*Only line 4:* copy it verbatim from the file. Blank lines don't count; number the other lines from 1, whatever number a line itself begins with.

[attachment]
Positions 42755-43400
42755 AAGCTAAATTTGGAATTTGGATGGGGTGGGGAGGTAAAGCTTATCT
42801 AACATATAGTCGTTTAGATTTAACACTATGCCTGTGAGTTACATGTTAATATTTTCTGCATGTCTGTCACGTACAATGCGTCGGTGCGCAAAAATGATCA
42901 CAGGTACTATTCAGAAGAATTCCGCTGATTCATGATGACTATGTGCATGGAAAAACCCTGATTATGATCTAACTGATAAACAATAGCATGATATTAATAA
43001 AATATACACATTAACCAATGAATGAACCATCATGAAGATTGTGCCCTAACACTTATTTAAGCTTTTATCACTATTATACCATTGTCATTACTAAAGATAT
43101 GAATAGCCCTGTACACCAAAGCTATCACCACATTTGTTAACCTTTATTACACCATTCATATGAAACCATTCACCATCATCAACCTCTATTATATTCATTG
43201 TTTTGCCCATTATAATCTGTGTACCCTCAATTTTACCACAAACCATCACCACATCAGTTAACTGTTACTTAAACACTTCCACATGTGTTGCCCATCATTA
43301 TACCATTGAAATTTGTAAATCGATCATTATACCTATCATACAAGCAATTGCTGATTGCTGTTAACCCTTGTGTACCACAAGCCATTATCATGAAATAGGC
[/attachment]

42901 CAGGTACTATTCAGAAGAATTCCGCTGATTCATGATGACTATGTGCATGGAAAAACCCTGATTATGATCTAACTGATAAACAATAGCATGATATTAATAA